You may find it best to keep your gear organized and separated with numerous pockets. That way, it’ll be easier to find what you’re looking for when you’re on the go.
Running waist belts are typically made of sweat-wicking material that sops up perspiration. A fabric of this type keeps you dry and helps reduce the chance that you’ll experience chafing. A running belt made of cotton is more likely to hold on to moisture and dry slowly.
High-tech moisture-wicking fabrics soak up sweat, but you don’t want your stored gear to get all wet and soggy. You may wish to opt for a belt made of waterproof or water-resistant fabric in order to prevent damage to items like your smartphone. However, because waterproofing reduces breathability — which is terrible news in hot weather — some waist belts are made of breathable fabric with special separate compartments that are waterproof.
If you enjoy bopping to your favorite tunes while you bang out a tempo run, you may enjoy a waist belt with a headphone opening. A word of warning: loud music can reduce your awareness of your surroundings. Consider listening with one earpiece or lowering the volume so you can hear traffic and other ambient noise.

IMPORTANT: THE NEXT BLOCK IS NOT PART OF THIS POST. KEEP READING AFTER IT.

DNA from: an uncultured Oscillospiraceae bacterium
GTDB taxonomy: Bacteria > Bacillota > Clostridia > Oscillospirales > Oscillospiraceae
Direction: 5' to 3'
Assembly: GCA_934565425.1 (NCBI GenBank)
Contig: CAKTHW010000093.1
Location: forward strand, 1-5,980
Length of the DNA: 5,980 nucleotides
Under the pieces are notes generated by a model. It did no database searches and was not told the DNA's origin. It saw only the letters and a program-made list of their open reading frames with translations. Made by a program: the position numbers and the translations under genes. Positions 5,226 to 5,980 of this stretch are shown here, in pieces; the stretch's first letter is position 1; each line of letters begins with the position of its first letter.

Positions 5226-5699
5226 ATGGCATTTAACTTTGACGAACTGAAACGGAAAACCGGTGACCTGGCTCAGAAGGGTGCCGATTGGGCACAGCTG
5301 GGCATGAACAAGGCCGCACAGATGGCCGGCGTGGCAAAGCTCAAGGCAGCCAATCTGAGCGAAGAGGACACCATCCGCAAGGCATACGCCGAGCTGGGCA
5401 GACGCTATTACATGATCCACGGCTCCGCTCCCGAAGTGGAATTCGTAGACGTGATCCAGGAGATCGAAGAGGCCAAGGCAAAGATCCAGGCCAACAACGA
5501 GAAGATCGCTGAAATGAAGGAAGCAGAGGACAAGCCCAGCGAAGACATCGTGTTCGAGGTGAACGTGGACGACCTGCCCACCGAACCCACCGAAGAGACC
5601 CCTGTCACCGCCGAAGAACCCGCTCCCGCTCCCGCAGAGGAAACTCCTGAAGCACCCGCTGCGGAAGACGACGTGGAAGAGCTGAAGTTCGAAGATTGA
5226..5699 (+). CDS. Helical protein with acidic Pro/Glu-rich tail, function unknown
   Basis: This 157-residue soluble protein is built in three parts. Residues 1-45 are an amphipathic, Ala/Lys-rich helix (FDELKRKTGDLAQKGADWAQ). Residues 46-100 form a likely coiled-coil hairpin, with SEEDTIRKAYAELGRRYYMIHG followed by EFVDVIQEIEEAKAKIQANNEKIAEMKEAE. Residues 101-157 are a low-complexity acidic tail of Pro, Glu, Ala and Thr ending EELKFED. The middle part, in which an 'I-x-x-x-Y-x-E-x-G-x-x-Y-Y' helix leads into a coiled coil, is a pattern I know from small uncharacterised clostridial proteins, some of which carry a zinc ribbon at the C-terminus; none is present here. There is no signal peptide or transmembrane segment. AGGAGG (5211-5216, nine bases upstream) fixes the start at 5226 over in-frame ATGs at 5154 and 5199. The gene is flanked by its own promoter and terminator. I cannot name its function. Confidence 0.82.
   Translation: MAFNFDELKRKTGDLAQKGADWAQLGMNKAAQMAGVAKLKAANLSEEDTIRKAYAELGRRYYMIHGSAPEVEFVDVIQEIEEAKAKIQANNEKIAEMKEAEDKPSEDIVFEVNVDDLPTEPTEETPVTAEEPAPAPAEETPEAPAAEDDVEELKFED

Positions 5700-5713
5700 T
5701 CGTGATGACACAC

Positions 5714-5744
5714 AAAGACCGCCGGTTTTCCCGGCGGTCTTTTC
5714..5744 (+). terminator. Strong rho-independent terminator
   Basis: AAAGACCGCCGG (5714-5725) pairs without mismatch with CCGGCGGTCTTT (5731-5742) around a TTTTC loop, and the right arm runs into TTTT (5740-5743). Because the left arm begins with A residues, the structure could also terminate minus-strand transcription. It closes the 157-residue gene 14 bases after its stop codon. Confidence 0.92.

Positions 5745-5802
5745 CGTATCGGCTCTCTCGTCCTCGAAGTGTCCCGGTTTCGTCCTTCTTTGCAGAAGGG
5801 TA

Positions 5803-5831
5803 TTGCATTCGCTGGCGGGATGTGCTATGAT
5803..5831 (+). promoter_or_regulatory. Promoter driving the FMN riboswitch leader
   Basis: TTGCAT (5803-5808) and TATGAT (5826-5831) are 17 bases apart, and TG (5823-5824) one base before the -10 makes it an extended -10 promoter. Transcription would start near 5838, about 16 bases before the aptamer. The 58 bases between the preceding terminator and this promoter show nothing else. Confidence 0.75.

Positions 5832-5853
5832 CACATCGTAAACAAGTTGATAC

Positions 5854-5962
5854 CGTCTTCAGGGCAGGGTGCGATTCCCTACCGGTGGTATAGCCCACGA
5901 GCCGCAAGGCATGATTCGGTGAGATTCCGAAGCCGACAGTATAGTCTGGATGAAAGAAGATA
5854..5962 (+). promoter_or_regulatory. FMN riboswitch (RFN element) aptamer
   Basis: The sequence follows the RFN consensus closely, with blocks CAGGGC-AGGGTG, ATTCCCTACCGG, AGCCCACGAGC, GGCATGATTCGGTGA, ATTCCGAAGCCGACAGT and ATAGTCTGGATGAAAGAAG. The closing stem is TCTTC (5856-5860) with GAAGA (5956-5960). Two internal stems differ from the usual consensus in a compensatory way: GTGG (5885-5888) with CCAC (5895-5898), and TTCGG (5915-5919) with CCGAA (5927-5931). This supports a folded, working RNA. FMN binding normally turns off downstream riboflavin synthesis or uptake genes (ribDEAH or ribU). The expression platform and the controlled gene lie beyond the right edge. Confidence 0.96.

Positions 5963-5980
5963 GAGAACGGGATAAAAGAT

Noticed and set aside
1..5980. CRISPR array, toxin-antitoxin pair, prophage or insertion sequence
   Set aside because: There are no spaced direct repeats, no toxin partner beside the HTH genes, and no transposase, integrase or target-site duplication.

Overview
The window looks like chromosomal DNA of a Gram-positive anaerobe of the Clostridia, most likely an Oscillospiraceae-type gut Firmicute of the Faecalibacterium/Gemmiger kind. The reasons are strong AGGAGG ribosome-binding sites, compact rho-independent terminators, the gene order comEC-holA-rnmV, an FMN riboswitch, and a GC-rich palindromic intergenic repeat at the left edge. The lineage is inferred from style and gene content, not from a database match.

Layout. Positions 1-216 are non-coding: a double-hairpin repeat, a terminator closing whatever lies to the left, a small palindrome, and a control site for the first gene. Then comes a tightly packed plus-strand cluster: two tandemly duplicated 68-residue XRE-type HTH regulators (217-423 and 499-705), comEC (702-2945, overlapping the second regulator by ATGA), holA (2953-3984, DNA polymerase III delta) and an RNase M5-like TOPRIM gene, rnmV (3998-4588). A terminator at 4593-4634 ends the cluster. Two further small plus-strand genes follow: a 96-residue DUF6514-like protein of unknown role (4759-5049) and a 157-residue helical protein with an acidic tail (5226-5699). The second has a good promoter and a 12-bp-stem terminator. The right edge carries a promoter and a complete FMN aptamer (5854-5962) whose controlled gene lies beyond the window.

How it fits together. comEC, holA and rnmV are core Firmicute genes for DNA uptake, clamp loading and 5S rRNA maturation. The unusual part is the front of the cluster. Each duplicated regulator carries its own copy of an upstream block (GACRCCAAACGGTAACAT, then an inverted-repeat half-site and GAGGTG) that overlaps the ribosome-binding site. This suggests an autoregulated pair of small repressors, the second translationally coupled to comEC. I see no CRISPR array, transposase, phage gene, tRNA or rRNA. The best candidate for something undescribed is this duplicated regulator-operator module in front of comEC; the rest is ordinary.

Which items are necessities when you’re running? The answer differs from runner to runner. Before you start shopping, lay out the gear you regularly run with to get a sense of the type of storage space you need. Here are some examples of what you might find in a runner’s waist belt.
Credit or debit cards
Fuel (gels, snacks)
Map or directions (for trail-running or group runs)
A simple waist belt designed for running won’t cost more than $25. However, if you opt for a hydration belt, expect to pay more. Depending on the number of bottles included, a hydration belt costs between $40 and $65.
Fit is critical, but expect some trial and error before getting it right. If the belt is too loose, you’ll experience a lot of bouncing. If it’s too tight, the belt may ride up and chafe your skin.
Check company size charts, and measure the area where you intend to wear the belt.
Wash your belt periodically. Just like sweaty workout gear, it needs to be sanitized once in a while.
Some runners prefer to wear their belts backward so the main pouch sits at the small of the back. Experiment with placement during training.